I enjoy going under bridges, finding something special in doing the opposite of what all the commuters and pedestrians are doing when they cross the bridge above me. On June’s Viking River Cruise from Budapest to Amsterdam, we passed under many bridges: Ornamental and functional. Wide and narrow. Automobile and railroad. Old and new.
Low Bridge Ahead
Not until we reached the Rhine-Main-Danube-Canal, though, did the bridges feel, well, personal. I was up on the Sun Deck of Viking Modi one morning, doing yoga and stretches, when one of the crewmen, who looked uncannily like the Norwegian mystery writer, Jo Nesbø, approached and warned me of a low bridge ahead.
Looking forward, I saw that the bridge was, indeed, very low. I prepared to sit or crouch or leave the deck altogether but the crewman stood upright and he was far taller than I. So, I waited as we swooped underneath the bridge. The crewman could have reached up and touched the superstructure as we went past.
Then I realized that I could not see the pilot house. I asked where it was and the crewman said, “Wait.” I did and watched the pilot house rise up from the well it sank into to provide the necessary clearance.
After that, I paid attention and saw that all the cruise boats and river barges had the same kind of pilot house that could descend until the top was flat with the deck and then come back up. (The captain can pilot the boats by remote control when the pilot house is down or when in the locks.)
Low Bridges on the Rhine-Main-Danube Canal
In the Danube-Main Canal, we encountered bridges so low that the captain closed the Sun Deck for three days. The crew removed all the deck furniture, folded the sun screen, lowered the railings, and dropped the pilot house so we could get beneath them.
Sitting on the Aquavit Terrace at the bow of the boat, I watched these low bridges approach and slide past. Sometimes I could almost touch them, even from this lower level of the boat, and anyone on the Sun Deck would have been swept into the water.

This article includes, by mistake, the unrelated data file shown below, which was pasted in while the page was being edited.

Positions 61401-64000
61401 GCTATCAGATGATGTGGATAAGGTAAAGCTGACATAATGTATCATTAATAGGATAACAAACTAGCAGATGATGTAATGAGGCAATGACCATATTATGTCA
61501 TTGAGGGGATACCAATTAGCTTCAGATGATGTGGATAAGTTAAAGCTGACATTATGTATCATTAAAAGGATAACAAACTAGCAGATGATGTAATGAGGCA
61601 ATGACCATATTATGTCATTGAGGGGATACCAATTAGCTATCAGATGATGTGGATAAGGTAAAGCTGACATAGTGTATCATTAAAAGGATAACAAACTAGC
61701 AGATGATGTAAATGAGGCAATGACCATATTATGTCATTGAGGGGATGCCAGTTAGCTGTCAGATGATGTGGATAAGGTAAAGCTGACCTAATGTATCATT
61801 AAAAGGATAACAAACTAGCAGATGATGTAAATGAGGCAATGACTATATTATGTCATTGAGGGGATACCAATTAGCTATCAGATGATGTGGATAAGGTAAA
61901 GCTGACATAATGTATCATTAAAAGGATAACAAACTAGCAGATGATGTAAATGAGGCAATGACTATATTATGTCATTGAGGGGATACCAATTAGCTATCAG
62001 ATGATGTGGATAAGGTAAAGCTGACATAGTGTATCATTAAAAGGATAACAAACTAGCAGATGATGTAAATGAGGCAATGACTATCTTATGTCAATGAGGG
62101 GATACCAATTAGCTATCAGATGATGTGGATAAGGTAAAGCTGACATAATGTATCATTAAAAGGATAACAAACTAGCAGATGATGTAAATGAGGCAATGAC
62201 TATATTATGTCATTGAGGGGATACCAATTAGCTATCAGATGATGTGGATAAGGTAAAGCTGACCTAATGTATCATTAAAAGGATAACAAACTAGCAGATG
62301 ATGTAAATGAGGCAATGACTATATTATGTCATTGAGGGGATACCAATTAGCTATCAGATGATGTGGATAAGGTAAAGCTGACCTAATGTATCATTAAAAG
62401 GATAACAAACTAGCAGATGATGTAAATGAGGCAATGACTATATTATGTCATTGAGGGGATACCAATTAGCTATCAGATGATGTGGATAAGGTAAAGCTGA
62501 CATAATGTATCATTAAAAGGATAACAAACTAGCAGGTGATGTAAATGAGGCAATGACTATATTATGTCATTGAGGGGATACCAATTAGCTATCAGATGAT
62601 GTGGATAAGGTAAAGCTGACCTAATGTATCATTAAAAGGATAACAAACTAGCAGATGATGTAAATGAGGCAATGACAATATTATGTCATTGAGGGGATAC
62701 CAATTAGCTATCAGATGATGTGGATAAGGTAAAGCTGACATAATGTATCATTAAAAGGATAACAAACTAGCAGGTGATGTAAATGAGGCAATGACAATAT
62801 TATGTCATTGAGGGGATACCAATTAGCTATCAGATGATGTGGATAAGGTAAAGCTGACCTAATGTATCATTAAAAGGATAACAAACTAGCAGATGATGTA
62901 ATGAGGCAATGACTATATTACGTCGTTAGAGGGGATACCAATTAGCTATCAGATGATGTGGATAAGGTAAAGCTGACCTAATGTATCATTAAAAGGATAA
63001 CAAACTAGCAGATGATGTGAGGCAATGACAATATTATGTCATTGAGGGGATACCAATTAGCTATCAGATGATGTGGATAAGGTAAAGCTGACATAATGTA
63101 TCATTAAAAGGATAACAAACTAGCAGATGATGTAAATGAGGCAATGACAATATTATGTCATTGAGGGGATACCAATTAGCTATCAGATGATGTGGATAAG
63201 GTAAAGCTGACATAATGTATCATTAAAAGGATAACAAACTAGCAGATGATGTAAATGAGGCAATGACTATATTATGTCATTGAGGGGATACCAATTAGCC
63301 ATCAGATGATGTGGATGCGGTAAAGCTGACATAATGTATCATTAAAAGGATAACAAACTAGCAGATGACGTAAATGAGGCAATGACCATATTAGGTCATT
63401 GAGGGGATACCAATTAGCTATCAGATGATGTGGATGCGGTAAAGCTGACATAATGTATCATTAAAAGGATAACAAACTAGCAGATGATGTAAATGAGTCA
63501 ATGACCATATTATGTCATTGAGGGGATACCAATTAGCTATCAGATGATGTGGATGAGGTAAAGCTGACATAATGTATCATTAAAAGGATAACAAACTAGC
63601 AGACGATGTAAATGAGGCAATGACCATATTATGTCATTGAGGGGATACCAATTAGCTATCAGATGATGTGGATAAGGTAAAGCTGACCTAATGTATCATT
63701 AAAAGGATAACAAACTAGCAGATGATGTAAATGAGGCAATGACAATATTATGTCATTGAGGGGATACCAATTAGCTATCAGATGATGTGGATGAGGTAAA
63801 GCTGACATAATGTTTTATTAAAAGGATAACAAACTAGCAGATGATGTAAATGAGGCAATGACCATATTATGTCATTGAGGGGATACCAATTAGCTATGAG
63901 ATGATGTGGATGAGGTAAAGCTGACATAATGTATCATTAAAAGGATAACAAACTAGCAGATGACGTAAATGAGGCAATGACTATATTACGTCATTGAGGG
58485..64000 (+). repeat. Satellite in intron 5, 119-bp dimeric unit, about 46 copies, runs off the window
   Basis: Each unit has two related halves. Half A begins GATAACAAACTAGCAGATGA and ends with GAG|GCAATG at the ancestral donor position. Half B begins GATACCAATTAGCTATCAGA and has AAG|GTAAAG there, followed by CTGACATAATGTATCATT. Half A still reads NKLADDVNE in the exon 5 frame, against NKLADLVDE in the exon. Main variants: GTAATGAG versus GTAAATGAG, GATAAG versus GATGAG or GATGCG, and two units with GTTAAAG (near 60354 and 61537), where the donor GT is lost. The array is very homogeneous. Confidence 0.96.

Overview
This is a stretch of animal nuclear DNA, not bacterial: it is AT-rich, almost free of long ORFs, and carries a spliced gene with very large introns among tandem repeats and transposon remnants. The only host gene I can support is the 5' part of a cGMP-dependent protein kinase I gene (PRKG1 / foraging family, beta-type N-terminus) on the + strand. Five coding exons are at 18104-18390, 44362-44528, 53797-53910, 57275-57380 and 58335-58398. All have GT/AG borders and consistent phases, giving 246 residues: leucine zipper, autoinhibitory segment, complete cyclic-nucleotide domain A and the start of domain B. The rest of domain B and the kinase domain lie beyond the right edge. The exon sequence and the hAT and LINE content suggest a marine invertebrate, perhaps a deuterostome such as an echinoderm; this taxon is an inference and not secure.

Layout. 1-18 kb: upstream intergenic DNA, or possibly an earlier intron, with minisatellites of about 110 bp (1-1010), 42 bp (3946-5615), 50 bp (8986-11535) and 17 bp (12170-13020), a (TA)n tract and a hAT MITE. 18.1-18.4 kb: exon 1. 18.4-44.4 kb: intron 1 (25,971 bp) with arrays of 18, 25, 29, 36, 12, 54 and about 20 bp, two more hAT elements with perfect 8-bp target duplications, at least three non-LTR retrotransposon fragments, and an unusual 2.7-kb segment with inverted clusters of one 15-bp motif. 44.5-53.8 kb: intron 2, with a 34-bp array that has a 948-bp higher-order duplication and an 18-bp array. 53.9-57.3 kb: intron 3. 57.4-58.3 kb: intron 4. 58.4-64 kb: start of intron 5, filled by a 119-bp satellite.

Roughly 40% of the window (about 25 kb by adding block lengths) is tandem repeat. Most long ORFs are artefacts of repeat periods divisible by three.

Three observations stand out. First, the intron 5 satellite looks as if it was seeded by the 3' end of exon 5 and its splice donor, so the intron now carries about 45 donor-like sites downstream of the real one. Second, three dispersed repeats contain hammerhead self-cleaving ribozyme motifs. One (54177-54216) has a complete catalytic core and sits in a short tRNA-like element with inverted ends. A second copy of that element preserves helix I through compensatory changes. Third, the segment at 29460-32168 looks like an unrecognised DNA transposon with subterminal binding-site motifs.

Water level affects the clearance, of course, and I was amazed to learn that the river had dropped to about six feet below high water. I honestly don’t know how we could have passed underneath these bridges were the boat six feet higher.
High Castles on the Rhine
The Sun Deck re-opened when we reached the Rhine River where the bridges were much bigger and higher. That’s when we could do what I had come on this cruise for—sit in the sun and watch the castles built by robber barons as we passed by.
Each castle marks the location of a former tolling station along the Middle Rhine River valley. Between 800 and 1800 A.D., Medieval noblemen built castles of all sizes and shapes to overlook trade on the river, collect tolls from merchants and travelers, and defend their kingdoms. Tolls and customs from the 79 stations on the Rhine provided the Holy Roman Empire with a major source of income.
The Upper Middle Rhine Valley between Coblenz and Bingen became a World Heritage Site in 2002. The 21 castles and fortresses along this stretch of the river were built in 13 historical styles. Most command the hilltops but two controlled river traffic from islands.
In a Model Train Set
On this part of the cruise I felt oddly like I was in a model train set. Viking Modi was one of many vessels on the river, both tour boats and commercial barges. Roads ran along both sides and railroad tracks carried commuter trains on the east bank while bicyclists wheeled along the west bank. Quaint towns popped up on both sides and the castles dominated the high ground. It was all so well-groomed that it seemed like a miniature world.
Our program director, Mieke, narrated the history of the Robber Barons and their castles as we passed by. Many of the legends seemed to focus on beautiful but disobedient daughters being punished for their transgressions.
Some of the castles lie in ruins, some have been restored as homes at great expense by celebrities and the One Percent, some have been converted to hotels or youth hostels, and some are open to the public as historical monuments. Viking took us into Marksburg Castle in the afternoon. Later that night, six of us took our own side tour of Ehrenbreitstein Fortress in Coblenz.
Despite the beauty of the Danube and the drama of the Rhine, I enjoyed the more human scale of the Rhine-Main-Danube Canal best.